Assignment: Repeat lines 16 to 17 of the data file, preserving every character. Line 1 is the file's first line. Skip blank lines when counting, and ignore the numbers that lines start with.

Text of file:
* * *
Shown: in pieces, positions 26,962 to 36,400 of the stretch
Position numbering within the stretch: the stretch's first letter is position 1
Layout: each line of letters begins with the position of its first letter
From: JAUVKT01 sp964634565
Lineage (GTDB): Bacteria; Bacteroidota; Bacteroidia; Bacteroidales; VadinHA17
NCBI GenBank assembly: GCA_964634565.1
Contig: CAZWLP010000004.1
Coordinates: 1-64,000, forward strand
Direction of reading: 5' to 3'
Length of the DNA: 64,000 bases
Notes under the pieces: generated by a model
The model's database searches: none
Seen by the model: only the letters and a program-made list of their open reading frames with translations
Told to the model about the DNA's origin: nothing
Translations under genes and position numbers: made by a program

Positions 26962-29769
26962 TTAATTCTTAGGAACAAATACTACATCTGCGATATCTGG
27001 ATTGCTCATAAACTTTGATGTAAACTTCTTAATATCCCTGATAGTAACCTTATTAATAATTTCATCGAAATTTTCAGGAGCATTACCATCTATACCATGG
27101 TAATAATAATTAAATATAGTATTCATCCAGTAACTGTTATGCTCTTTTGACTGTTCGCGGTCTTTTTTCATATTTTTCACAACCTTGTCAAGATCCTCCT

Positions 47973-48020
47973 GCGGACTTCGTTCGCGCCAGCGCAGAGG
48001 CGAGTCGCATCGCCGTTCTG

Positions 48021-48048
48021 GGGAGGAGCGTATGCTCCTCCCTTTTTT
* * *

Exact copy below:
Positions 26962-29769
26962 TTAATTCTTAGGAACAAATACTACATCTGCGATATCTGG